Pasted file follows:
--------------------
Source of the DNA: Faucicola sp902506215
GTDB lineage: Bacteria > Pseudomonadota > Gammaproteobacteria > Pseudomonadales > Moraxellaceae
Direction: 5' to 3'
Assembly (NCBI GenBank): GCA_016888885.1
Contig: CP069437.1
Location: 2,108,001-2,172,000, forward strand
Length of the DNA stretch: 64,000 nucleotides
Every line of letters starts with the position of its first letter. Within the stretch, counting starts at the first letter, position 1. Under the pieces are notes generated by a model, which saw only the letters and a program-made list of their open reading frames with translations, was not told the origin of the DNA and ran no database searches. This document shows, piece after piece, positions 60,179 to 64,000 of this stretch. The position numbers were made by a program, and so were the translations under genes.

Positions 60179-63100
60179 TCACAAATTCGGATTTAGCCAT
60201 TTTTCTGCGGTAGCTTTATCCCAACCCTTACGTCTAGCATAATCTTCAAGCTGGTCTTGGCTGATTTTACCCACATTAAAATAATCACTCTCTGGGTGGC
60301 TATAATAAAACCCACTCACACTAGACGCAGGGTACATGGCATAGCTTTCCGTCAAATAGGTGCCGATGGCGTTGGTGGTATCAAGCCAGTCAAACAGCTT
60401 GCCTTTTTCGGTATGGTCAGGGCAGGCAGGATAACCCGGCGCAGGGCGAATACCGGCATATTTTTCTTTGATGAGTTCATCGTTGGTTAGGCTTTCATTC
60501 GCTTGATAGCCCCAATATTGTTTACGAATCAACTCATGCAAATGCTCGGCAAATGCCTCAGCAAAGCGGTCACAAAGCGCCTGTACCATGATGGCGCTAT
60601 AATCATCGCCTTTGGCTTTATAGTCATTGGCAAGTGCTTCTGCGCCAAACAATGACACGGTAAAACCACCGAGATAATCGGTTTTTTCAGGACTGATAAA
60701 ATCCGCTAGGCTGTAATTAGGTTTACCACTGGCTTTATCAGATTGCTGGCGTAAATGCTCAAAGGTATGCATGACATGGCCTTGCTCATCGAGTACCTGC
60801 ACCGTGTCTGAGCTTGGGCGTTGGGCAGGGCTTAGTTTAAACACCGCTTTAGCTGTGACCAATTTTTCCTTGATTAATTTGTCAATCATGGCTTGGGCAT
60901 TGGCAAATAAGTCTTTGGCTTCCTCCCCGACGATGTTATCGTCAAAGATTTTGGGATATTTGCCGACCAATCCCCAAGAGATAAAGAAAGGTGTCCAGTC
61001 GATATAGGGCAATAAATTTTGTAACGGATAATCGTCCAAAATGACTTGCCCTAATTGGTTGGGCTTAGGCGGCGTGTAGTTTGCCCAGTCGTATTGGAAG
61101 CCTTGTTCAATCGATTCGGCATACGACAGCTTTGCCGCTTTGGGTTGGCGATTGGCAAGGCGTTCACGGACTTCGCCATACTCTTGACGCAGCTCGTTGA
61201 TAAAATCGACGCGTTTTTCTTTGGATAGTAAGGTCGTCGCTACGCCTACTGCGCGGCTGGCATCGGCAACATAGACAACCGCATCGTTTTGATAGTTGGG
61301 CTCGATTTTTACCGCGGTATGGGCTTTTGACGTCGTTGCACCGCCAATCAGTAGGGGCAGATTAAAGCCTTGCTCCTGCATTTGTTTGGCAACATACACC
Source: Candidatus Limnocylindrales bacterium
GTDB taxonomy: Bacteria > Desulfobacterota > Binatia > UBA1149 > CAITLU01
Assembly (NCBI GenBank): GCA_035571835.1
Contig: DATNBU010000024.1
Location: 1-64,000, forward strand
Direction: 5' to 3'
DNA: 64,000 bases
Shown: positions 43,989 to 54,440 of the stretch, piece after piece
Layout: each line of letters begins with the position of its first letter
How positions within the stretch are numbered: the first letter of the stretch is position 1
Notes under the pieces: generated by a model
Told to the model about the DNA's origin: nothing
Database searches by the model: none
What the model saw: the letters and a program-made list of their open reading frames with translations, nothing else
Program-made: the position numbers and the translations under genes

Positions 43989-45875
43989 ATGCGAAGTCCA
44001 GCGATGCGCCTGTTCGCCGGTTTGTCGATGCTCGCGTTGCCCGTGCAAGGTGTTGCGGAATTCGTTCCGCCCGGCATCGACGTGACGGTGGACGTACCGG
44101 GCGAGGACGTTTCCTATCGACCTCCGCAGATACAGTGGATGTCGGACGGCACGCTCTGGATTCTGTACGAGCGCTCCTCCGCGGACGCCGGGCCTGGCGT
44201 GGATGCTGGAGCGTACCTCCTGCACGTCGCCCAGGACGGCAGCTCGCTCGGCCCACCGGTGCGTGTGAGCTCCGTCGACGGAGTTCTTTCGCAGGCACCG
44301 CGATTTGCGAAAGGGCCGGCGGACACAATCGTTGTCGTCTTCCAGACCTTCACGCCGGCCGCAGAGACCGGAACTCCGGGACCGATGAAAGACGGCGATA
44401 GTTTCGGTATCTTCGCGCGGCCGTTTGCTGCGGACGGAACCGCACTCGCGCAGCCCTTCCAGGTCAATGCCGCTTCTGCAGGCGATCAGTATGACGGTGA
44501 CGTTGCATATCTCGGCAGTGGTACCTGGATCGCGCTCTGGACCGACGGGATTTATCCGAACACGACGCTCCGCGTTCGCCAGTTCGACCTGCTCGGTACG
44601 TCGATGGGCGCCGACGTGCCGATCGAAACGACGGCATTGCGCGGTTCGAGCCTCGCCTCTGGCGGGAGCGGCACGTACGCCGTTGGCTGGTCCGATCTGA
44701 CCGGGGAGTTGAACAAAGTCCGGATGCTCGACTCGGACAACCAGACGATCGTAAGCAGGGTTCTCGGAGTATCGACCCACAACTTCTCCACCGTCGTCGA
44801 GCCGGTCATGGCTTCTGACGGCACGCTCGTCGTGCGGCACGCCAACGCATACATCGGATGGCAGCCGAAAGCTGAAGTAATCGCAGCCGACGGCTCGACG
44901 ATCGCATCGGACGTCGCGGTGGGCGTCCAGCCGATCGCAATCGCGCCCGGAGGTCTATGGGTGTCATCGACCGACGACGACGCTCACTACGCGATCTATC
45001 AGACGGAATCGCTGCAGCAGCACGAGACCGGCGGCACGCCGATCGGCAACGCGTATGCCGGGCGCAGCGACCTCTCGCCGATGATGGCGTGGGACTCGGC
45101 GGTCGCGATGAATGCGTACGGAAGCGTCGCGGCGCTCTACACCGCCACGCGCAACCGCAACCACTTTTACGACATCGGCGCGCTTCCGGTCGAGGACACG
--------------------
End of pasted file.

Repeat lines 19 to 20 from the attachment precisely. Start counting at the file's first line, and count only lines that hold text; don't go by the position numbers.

61001 GATATAGGGCAATAAATTTTGTAACGGATAATCGTCCAAAATGACTTGCCCTAATTGGTTGGGCTTAGGCGGCGTGTAGTTTGCCCAGTCGTATTGGAAG
61101 CCTTGTTCAATCGATTCGGCATACGACAGCTTTGCCGCTTTGGGTTGGCGATTGGCAAGGCGTTCACGGACTTCGCCATACTCTTGACGCAGCTCGTTGA